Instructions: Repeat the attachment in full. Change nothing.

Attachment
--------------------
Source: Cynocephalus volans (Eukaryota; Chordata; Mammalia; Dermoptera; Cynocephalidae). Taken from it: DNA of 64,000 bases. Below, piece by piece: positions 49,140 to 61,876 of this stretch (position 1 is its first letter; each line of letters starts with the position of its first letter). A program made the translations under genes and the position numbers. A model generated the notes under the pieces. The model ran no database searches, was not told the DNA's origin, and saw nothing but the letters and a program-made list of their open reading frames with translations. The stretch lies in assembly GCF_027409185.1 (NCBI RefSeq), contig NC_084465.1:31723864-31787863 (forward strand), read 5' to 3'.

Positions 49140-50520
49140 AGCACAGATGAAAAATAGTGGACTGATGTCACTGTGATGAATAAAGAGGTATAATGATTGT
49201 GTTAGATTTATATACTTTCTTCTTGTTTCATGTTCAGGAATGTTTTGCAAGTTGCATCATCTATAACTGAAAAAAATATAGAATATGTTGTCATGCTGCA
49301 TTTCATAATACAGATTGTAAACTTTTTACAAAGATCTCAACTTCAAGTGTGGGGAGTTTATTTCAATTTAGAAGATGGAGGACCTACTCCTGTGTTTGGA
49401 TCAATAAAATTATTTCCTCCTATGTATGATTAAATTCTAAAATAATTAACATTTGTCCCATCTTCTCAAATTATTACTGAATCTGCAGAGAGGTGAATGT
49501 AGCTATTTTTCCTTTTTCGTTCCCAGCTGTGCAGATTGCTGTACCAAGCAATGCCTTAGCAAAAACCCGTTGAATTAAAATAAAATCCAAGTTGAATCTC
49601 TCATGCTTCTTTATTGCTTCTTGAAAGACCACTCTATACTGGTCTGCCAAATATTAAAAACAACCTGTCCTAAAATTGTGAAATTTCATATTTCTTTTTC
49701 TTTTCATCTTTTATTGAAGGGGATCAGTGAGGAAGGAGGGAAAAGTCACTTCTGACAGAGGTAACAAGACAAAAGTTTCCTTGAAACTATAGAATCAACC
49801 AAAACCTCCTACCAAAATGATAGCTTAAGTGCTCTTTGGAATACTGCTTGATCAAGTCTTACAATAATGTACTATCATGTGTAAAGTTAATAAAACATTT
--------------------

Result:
Source: Cynocephalus volans (Eukaryota; Chordata; Mammalia; Dermoptera; Cynocephalidae). Taken from it: DNA of 64,000 bases. Below, piece by piece: positions 49,140 to 61,876 of this stretch (position 1 is its first letter; each line of letters starts with the position of its first letter). A program made the translations under genes and the position numbers. A model generated the notes under the pieces. The model ran no database searches, was not told the DNA's origin, and saw nothing but the letters and a program-made list of their open reading frames with translations. The stretch lies in assembly GCF_027409185.1 (NCBI RefSeq), contig NC_084465.1:31723864-31787863 (forward strand), read 5' to 3'.

Positions 49140-50520
49140 AGCACAGATGAAAAATAGTGGACTGATGTCACTGTGATGAATAAAGAGGTATAATGATTGT
49201 GTTAGATTTATATACTTTCTTCTTGTTTCATGTTCAGGAATGTTTTGCAAGTTGCATCATCTATAACTGAAAAAAATATAGAATATGTTGTCATGCTGCA
49301 TTTCATAATACAGATTGTAAACTTTTTACAAAGATCTCAACTTCAAGTGTGGGGAGTTTATTTCAATTTAGAAGATGGAGGACCTACTCCTGTGTTTGGA
49401 TCAATAAAATTATTTCCTCCTATGTATGATTAAATTCTAAAATAATTAACATTTGTCCCATCTTCTCAAATTATTACTGAATCTGCAGAGAGGTGAATGT
49501 AGCTATTTTTCCTTTTTCGTTCCCAGCTGTGCAGATTGCTGTACCAAGCAATGCCTTAGCAAAAACCCGTTGAATTAAAATAAAATCCAAGTTGAATCTC
49601 TCATGCTTCTTTATTGCTTCTTGAAAGACCACTCTATACTGGTCTGCCAAATATTAAAAACAACCTGTCCTAAAATTGTGAAATTTCATATTTCTTTTTC
49701 TTTTCATCTTTTATTGAAGGGGATCAGTGAGGAAGGAGGGAAAAGTCACTTCTGACAGAGGTAACAAGACAAAAGTTTCCTTGAAACTATAGAATCAACC
49801 AAAACCTCCTACCAAAATGATAGCTTAAGTGCTCTTTGGAATACTGCTTGATCAAGTCTTACAATAATGTACTATCATGTGTAAAGTTAATAAAACATTT